Kraftwerk’s long-running trial of Moses Pelham and Martin Haas seems to be coming to an end. Today, the ECJ has ruled.
The Bundesgerichtshof (Federal Court of Justice), which is seised of the case, sought to know from the Court, inter alia, whether, under the copyright and the law of related rights of the European Union and the fundamental rights guaranteed by the Charter of Fundamental Rights of the European Union, it was interfering with the the manufacturer of a phonogram from which an audio fragment has been extracted represents the rights of the manufacturer of an audio fragment when that audio fragment is inserted into another phonogram without its consent by sampling.
In its judgment delivered today, the Court points out, first of all, that phonogram producers have the exclusive right to allow or prohibit the reproduction of their phonograms in whole or in part. Consequently, the reproduction by a user of an audio fragment taken from a phonogram, even if only very short, is, in principle, a partial reproduction of that phonogram, so that such reproduction is subject to the exclusive right of the record manufacturer.
However, there is no ‘reproduction’ where a user, in the exercise of his freedom of art, takes an audio fragment from a phonogram in order to insert it into a new work in a modified form that is not recognisable when he is listening. The assumption that such a
use of an audio fragment is a reproduction that, in the consent of the
the producer of phonograms would, inter alia, be contrary to the need to ensure an appropriate balance between, on the one hand, the interests of copyright and related rights holders in the protection of their intellectual property rights enshrined in the Charter; on the other hand, the protection of the interests and fundamental rights of users of subject-matter, including the freedom of art also guaranteed by the Charter, and the general interest.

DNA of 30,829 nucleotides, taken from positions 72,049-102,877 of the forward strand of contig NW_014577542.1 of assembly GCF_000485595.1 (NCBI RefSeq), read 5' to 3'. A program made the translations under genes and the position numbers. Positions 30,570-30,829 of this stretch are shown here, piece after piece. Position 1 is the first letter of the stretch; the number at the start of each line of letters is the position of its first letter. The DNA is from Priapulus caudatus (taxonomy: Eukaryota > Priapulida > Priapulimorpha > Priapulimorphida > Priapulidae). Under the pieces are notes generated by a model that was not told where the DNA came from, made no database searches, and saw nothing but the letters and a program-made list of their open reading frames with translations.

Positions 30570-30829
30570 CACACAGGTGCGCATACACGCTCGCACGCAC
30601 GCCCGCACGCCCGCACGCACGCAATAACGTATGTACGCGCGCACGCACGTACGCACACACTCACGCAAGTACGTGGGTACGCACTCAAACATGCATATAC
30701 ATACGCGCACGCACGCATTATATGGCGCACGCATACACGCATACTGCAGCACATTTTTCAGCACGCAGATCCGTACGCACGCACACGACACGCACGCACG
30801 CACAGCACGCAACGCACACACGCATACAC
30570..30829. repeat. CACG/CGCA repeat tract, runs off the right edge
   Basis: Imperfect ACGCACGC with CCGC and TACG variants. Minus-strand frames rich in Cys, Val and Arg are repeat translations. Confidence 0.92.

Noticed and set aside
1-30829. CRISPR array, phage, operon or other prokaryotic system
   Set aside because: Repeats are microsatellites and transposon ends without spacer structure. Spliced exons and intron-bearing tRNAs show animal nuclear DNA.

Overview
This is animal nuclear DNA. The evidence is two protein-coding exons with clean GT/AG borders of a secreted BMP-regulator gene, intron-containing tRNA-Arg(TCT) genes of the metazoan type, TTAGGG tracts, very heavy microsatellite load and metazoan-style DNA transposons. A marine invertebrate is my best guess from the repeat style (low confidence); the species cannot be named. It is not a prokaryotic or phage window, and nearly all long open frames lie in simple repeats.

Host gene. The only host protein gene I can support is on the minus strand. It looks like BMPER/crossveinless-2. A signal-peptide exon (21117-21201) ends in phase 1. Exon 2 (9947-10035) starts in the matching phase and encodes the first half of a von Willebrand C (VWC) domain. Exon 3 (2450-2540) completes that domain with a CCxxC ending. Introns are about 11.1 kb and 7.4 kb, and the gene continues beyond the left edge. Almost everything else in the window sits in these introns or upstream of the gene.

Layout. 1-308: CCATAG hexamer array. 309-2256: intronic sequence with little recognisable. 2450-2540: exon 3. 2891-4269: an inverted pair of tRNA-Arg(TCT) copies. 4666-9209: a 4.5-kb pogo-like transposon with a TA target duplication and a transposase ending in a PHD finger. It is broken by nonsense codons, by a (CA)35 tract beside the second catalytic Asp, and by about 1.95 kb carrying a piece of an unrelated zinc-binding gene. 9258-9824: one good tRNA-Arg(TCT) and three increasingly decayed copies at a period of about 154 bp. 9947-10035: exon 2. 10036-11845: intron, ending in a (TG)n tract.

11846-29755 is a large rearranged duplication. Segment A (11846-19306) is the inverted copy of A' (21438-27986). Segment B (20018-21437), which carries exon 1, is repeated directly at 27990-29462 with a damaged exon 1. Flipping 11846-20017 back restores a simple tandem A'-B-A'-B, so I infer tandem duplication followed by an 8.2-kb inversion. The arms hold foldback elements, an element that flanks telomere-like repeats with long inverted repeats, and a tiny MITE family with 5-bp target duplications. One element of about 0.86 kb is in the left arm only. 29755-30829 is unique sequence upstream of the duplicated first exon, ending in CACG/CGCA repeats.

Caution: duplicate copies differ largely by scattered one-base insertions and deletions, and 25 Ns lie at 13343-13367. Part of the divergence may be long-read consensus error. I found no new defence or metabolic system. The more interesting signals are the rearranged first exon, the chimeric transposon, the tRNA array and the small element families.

The Court then finds that an object which adopts all or a substantial part of the notes fixed in a phonogram is a copy of that phonogram for which the phonogram producer has an exclusive right of distribution. However, no such copy is an object which, like the one at issue in the main proceedings, takes over only fragments of music, possibly in amended form, which are transmitted by that phonogram in order to create a new and independent work.
Moreover, the exceptions and restrictions on the rights of rightholders provided for by EU law already reflect the fact that the EU legislature takes into account the interests of producers and users of protected goods and the general interest Has.
These exceptions and restrictions are also exhaustively regulated in order to ensure the functioning of the internal market in the field of copyright and related rights.
Therefore, the German legislation, which, despite the final nature of the
exceptions and restrictions, an exception or exception not governed by EU law
provide for a restriction under which an independent work created in the free use of another’s work may, in principle, be published and exploited without the consent of the author of the work used, incompatible with EU law.
With regard to the exceptions and restrictions on the exclusive rights to
Reproduction and reproduction which may be provided for by the Member States under EU law for quotations from a protected work, the Court finds that the use of an audio fragment taken from a phonogram and the work from which it is can be a quote under certain conditions, especially if the purpose of the use is to interact with this work. If the work is not recognizable, the use of the fragment does not constitute a quotation.
Finally, the Court states that, where their actions are not fully determined by EU law, Member States may apply national standards of protection of fundamental rights in the implementation of EU law, provided that, inter alia, that they do not protection level of the Charter. The material content of the exclusive
However, the reproduction right of the phonogram producer is the subject of a measure for full harmonisation, so that such use can be excluded in this respect.
So if you don’t have a headache, you should urgently study law!